The Ripon Forum

Volume 48, No. 4

December 2014

“We can restore the trust and confidence by coming together to find common ground.”

By on December 10, 2014



If there is one thing that members on both sides of the aisle can agree on, it is that our country is divided politically. Members of Congress approach issues from different perspectives and come to different conclusions about the best solutions to the problems we face.

The American people delivered a strong message on November 4, 2014, casting their votes to say that they expect leaders in Washington to work together to solve the problems facing our nation. Voters rejected the current makeup of the Senate – and with that, the way that the chamber has operated under Democrat control.

It’s no secret that the approval ratings of Congress are abysmal, but we can restore the trust and confidence of the American people by coming together to find common ground.

In the most recent Congress, there were glimpses of bipartisanship that we can build on in the years to come. I served as a conferee on the bipartisan Water Resources Reform and Development Act, which became law earlier this year and will improve our nation’s ports and inland waterways. The broadly supported Workforce Innovation and Opportunity Act will help more American workers gain the skills they need for jobs in their local communities.

These two pieces of legislation passed with bipartisan support in both the House and the Senate because members – and leadership – were willing to hear each other’s concerns, engage in a robust debate in their respective chambers, and negotiate on final legislation.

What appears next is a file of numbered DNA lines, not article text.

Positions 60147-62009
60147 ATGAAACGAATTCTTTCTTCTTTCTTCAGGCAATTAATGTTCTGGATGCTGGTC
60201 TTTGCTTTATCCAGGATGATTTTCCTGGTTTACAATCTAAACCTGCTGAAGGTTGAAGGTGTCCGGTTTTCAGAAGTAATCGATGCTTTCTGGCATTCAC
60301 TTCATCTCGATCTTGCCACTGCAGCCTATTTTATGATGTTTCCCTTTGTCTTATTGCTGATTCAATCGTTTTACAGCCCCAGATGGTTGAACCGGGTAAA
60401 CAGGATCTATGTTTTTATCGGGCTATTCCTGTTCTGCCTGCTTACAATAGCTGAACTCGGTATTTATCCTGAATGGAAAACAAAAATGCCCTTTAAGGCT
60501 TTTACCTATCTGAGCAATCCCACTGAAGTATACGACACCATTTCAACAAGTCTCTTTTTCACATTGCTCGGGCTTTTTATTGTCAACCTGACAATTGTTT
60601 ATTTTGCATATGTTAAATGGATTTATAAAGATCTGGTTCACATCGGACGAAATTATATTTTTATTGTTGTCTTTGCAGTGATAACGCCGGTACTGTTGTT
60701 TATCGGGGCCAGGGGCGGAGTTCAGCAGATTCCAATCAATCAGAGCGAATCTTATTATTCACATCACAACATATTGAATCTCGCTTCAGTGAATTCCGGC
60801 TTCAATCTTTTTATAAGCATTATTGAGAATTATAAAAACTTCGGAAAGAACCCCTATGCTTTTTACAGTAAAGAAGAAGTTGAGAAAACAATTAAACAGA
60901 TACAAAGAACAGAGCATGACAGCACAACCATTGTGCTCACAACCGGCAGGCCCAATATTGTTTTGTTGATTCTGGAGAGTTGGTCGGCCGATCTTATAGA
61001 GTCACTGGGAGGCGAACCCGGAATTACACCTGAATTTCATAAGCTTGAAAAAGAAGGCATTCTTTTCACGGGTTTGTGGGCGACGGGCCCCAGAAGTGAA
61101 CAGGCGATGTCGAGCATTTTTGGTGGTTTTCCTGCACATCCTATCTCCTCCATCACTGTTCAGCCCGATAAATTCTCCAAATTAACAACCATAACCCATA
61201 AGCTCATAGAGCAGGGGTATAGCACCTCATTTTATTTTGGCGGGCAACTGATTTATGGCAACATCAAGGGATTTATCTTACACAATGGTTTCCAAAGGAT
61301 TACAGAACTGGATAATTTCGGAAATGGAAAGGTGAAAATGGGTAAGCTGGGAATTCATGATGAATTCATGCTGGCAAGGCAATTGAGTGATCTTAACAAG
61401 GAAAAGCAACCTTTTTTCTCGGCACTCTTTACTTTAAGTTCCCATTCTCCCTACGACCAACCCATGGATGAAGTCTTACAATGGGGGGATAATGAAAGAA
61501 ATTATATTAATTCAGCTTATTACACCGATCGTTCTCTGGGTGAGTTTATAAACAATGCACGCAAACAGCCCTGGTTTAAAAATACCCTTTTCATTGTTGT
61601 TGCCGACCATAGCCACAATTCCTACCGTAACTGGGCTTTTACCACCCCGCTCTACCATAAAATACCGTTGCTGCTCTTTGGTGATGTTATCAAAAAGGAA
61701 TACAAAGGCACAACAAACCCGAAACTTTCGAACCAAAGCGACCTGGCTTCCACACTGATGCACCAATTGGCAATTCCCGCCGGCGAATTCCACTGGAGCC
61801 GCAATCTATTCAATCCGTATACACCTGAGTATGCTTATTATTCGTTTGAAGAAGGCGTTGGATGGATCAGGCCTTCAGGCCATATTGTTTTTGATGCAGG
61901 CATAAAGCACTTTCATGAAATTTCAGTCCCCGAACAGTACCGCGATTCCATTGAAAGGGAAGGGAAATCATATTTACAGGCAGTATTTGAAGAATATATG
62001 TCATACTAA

The American people will not, and should not, have confidence in a Congress that seeks only to preserve itself.

Unfortunately, these bills were anomalies in the 113th Congress. Too often, however, Congress has avoided making the tough choices that are necessary to reduce our deficit, build our infrastructure, and preserve entitlement programs for future generations.

The U.S. Senate failed to consider dozens of jobs bills passed by the U.S. House of Representatives – good pieces of legislation that would have helped to create jobs, spur investment and grow the economy.

The Hire More Heroes Act would exempt businesses from the Affordable Care Act employer mandate to encourage the hiring of more veterans. It passed the House with overwhelming support – 406-1 – but was never considered in the Senate.

The Domestic Prosperity and Global Freedom Act would grow our economy by allowing for increased exports of liquefied natural gas. It passed the House with the support of 46 Democrats but was never brought up for consideration in the Senate.

Even more significantly, the Senate screeched to a halt because of the Democratic leadership’s decision not to allow votes on scores of amendments – including amendments filed by Democrats – in order to protect senators running for reelection from making politically difficult choices.

The American people will not, and should not, have confidence in a Congress that seeks only to preserve itself.   By opening the Senate floor to debate and amendments, we can restore the institution’s role as the world’s greatest deliberative body. Congress must earn back the trust of the American people by functioning as the Founders intended, offering a robust debate on the issues that matter to the American people, and ensuring them representation in the crafting of the laws of our land.

Shelley Moore Capito will be sworn into office as U.S. Senator from West Virginia on January 6, 2015. Since 2000, she has represented the 2nd District of West Virginia in the U.S. House of Representatives.

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  1. Congress building foundation for bipartisan cooperation - Ripon Advance | December 18, 2014